At UWM, an immense Year of the Arts
UWM chancellor Mike Lovell, Peck School dean Scott Emmons on the year-long celebration of the School of the Arts' 50th.
Every year is a year of the arts at the University of Wisconsin-Milwaukee. But 2012-13 stands out, as the Peck School of the Arts celebrates its 50th anniversary.
In any year, Peck School — comprising music, art and design, dance, theater and film — puts on about 350 events. In this anniversary year, make that about 475. That mind-boggling number includes a long list of unusually big attractions — the Klezmatics, for example, coming to the UWM Zelazo Center at 6 p.m. Sunday (Nov. 4).
YOA got underway in September. A vast Continuum art show, with hundreds of contributions from generations of UWM art alums, has come and gone. Falling, a major collaboration with the UWM dance department, Present Music and the Milwaukee Ballet, happened Oct. 26-27. And much more is to come, including a talk by Alex Ross, the New Yorker’s uncommonly eloquent music critic, on Nov. 15. Nov. 14-18, the theater department will collaborate with Shakespeare & Company, of Lenox, Mass., on Shakespeare’s King Lear.
Wade Hobgood, recently departed dean of the Peck School, worked for two years to make the Year of the Arts happen. Chancellor Mike Lovell supported it with funding and with the prestige of the chancellor’s office, and interim Peck School dean Scott Emmons is carrying the plan through. Ellen Schupper, director of marketing and communications, has worked hard to brand it and get the word out.
“It’s not the Peck School’s Year of the Arts,” Schupper said, in an interview with Emmons and Lovell. “It’s UWM’s Year of the Art.”
All this is happening in a very difficult fiscal environment for public education. Why would Chancellor Lovell, an engineer by trade, get behind an arts effort?
“We will strategically invest in things that help us grow,” Lovell said.
“We don’t do enough to celebrate the excellence on our campus. We’re trying to create more of a campus climate, and athletics and the arts are the two main ways students and the community take pride in the institution. They help with recruiting and help the community recognize the importance of the university and see why it merits more investment.
“UWM Athletics is actually a sponsor of the Year of the Arts. The Jan. 25 basketball game is the Year of the Arts game. Arts and the engineering department are collaborating and offering joint courses. We’re breaking down those barriers.”
Emmons emphasized the external partnerships that UWM and the Peck School have established or strengthened as a result of YOA. In many cases — the Milwaukee Ballet, the Milwaukee Film Festival and Present Music, among others — he had an in. MBC executive director Dennis Buehler, MFF’s Jonathan Jackson and Present Music founder Kevin Stalheim call UWM alma mater. All are involved in YOA programs.
“We have so much to celebrate with our alums,” Emmons said. “You can’t go into an arts organization in Milwaukee or into a public school arts program without finding our alums.”
Peck School grads fill Milwaukee’s stages and concert halls, bring creative verve to innumerable design and advertising firms and contribute immeasurably to media (including TCD). Without Peck School, no Present Music, no Danceworks, no Youngblood Theatre, no Wild Space.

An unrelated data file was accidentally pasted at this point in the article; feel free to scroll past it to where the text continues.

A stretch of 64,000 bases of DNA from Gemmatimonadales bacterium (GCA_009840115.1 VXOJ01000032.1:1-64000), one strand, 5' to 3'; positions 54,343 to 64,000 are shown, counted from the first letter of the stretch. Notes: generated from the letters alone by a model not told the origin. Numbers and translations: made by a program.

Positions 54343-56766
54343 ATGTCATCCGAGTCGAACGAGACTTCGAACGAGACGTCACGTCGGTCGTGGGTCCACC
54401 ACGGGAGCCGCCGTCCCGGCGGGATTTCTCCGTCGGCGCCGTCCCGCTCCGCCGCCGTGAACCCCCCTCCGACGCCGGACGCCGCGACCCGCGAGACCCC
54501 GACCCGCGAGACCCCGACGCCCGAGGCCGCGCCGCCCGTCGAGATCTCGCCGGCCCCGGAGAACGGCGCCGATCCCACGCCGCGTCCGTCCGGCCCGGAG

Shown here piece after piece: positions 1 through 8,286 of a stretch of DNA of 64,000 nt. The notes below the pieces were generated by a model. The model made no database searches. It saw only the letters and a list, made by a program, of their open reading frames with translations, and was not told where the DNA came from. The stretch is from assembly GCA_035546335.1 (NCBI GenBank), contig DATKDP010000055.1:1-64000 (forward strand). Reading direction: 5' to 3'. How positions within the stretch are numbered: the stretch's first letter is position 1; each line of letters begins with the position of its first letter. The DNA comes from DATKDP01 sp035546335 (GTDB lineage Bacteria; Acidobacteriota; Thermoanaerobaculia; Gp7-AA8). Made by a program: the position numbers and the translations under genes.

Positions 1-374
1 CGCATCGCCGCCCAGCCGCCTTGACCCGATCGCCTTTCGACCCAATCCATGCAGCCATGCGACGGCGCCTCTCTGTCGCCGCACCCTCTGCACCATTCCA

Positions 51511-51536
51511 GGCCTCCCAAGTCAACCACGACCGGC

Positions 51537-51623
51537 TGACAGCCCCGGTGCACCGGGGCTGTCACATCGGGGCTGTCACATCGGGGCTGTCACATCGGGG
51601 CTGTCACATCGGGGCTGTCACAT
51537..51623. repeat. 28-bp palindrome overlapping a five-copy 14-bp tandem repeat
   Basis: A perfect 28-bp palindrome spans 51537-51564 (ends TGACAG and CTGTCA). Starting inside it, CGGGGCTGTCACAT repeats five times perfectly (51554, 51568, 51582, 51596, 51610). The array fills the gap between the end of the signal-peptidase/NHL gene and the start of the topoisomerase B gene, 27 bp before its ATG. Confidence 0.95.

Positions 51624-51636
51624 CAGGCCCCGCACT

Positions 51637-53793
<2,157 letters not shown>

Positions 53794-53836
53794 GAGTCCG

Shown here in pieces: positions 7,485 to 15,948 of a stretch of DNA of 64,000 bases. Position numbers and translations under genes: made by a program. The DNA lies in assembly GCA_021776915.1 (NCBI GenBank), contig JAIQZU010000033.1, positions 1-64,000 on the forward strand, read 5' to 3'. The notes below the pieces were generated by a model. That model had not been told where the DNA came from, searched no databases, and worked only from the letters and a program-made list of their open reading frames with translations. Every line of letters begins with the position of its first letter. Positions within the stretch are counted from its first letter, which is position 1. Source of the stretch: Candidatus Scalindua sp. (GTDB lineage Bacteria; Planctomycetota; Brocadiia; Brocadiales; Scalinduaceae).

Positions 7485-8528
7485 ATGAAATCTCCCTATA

In addition to the outside groups, Peck School has strengthened relations across campus. The Sam and Helen Stahl Center for Jewish Studies, for example, embraced Year of the Arts. The Center, in further collaboration with Hillel Milwaukee, helped to arrange this weekend’s Klezmatics concert.
“I started speaking with Peck School people as soon as I heard about Year of the Arts,” said Joel Berkowitz, in a separate interview. Berkowitz is the Stahl Center’s director and a professor of languages and literature at UWM. “All of our programming this year is arts-related and part of YOA. Peck School was open to putting on a high-profile event, and the Klezmatics were at the top of my list.”
The band play klezmer, the musical idiom of East European Jewry.
“Our public programs can be about anything that sheds light on Jewish history or culture,” Berkowitz said. “Everywhere you go in Jewish history you find theater, visual art, music. They bring the history to life.”
Berkowitz said that the Klezmatics, a well-known international act, would have been beyond the Stahl Center’s means without the Year of the Arts and Peck School. Thanks to grants from the Peck School and Hillel, UWM students will be admitted free. The group has brought jazz and even rock elements into traditional klezmer music, much of which is very danceable to begin with.
“We want to be a resource for the campus and community, whether you’re Jewish or not,” Berkowitz said. “There’s no prerequisite.”
Schupper, Emmons and Lovell hope and expect the Year of the Arts to go a long way toward branding UWM and raising the profile of the university and Peck School.
Lovell sees the Peck School as a force in the city. He noted, especially, the Harmony Initiative, a collaboration of the Milwaukee Ballet, the Medical College of Wisconsin and the Peck School. The Harmony Initiative is well on the way to putting a dance theater, the Milwaukee Ballet studios and offices, and sports medicine and wellness clinics under one roof Downtown.
“That could transform the city,” Lovell said. “And I’m not sure it would happen without UWM and Peck School.”
So celebrate. As Emmons said, you only turn 50 once.
For tickets, visit the Klezmatics page of the Peck School Year of the Arts website or call the Peck School box office, 414 229-4308.
Get more out of TCD. Learn all the tricks of the site at our User Guide/FAQ.